# Proof that any element of a free abelian group which is not divisible by any $k>1$ can be extended to a basis

Let $$A$$ be a free abelian group of rank $$n$$, and let $$\alpha_1 \in A\setminus \{0\}$$ such that $$\alpha_1 \not \in kA$$ for all $$k > 1$$. Do there always exist $$\alpha_2,\ldots, \alpha_n \in A$$ such that $$\alpha_1,\ldots, \alpha_n$$ is a basis for $$A$$?

This question implies that the answer is yes, but it doesn't give any justification, and there's no proof in the accepted answer. Can anyone point me to a proof of the claim?

Attempting to generalise the example in the linked question, we might try letting $$e_1,\ldots, e_n$$ be a basis and writing $$\alpha_1 = c_1e_1 + \ldots + c_ne_n$$ for integers $$c_i$$. Then we would need a series of elementary column operations taking the vector $$(c_1,\ldots, c_n)$$ to a vector containing one $$1$$ and all other entries $$0$$. Since $$k\nmid \alpha_1$$ for all $$k>1$$, we have that the $$c_i$$ are mutually coprime, so there exist integers $$x_1,\ldots, x_n$$ with $$c_1x_1 + \ldots c_nx_n = 1$$. Maybe we can somehow use this combination to construct the desired $$1$$. Beyond that, I'm not too sure how to proceed.

Here is a different approach. Consider the quotient group $$A/\mathbb{Z}\alpha_1$$. The assumption that $$\alpha_1$$ is not divisible by any integer $$k>1$$ tells us that this quotient is torsion-free. Indeed, if it did have torsion, there would exist $$a\in A\setminus \mathbb{Z}\alpha_1$$ such that $$ka\in\mathbb{Z}\alpha_1$$ for some nonzero integer $$k$$. Say $$ka=n\alpha_1$$. Dividing both sides by $$\gcd(k,n)$$, we may assume $$k$$ and $$n$$ are relatively prime. But now this implies $$\alpha_1$$ is divisible by $$k$$, and $$|k|>1$$ since $$a\not\in \mathbb{Z}\alpha_1$$, contradicting our assumption about $$\alpha_1$$.

So, $$A/\mathbb{Z}\alpha_1$$ is a finitely generated torsion-free abelian group, so by the classification of finitely generated abelian groups, it is free. Picking a basis for it and lifting each basis element to an element of $$A$$, you get elements of $$A$$ which form a basis together with $$\alpha_1$$.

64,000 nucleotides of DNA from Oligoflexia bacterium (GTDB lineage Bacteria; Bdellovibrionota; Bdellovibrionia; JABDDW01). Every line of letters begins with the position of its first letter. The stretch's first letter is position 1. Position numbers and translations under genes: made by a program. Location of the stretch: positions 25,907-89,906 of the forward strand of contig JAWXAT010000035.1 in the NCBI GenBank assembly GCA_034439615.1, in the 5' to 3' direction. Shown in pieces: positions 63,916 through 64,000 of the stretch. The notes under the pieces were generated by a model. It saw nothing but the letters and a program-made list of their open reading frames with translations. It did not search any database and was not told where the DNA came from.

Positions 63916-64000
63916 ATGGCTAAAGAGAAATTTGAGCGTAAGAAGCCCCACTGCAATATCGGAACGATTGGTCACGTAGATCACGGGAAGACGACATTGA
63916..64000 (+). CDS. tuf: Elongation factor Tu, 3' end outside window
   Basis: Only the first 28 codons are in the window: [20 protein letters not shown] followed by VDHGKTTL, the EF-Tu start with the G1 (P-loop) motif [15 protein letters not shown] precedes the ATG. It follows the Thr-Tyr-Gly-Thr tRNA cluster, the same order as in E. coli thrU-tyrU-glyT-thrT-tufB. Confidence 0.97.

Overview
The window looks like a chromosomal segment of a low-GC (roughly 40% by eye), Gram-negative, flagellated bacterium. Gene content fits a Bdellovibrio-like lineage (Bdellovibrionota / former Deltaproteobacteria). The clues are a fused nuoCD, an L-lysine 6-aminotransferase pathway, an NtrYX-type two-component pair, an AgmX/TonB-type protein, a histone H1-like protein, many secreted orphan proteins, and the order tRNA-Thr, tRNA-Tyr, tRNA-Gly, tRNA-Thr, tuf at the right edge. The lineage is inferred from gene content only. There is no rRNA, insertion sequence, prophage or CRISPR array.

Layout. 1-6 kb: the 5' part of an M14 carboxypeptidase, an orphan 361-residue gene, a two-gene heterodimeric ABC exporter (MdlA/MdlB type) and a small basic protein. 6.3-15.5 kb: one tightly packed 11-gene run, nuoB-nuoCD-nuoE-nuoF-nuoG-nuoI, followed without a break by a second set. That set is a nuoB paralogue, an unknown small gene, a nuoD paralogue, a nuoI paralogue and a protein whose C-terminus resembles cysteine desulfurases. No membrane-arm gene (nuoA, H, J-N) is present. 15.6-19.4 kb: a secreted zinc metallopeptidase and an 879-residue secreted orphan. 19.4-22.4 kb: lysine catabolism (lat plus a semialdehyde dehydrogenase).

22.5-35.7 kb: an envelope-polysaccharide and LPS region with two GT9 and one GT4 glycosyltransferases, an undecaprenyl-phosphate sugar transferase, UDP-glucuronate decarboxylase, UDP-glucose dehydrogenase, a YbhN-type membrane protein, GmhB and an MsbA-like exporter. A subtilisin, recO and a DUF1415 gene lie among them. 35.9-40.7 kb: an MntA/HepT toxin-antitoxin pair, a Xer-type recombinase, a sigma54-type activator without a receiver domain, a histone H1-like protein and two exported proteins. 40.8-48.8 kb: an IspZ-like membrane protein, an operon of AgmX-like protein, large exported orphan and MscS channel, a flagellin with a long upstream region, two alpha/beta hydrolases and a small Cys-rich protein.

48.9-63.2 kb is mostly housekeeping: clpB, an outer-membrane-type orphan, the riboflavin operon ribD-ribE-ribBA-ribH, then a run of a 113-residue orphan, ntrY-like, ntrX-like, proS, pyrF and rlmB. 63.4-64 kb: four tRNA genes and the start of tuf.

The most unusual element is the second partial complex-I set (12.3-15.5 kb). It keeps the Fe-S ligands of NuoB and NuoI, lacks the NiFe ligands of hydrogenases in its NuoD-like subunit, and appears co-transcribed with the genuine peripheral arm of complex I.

You've made a good start. The method continues by applying the Euclidean algorithm.

Notice that $$\text{g.c.f.}(c_1,\ldots,c_n) = 1$$.

If the vector $$(c_1,\ldots,c_n)$$ is already equal to one of the standard unit coordinate vectors $$\pm \, \vec e_1 \, , \, \ldots \, , \, \pm \, \vec e_n$$, we're done.

Otherwise, we may choose $$i \ne j \in \{1,\ldots,n\}$$ so that $$0 \ne |c_j| < |c_i|$$.

Next, depending on the signs of $$c_i$$ and $$c_j$$, apply the column operator that adds $$\pm c_j$$ to $$c_i$$, with the effect of reducing $$|c_i|$$, without altering the fact that $$\text{g.c.f.}(c_1,\ldots,c_n) = 1$$.

Continuing by induction on the quantity $$\sum_i |c_i|$$, by a sequence of column operations one eventually reaches one of the standard unit coordinate vectors. By appropriately multiplying the elementary matrices corresponding to the sequence of column operations, one obtains an invertible integer matrix taking $$(c_1,\ldots,c_n)$$ to a standard unit coordinate vector. By applying the inverse of that matrix to a basis of standard unit coordinate vectors, one obtains a basis containing $$(c_1,\ldots,c_n)$$.

• Thank you so much! Sorry I accepted the other answer - this one is really helpful too Mar 11, 2022 at 12:00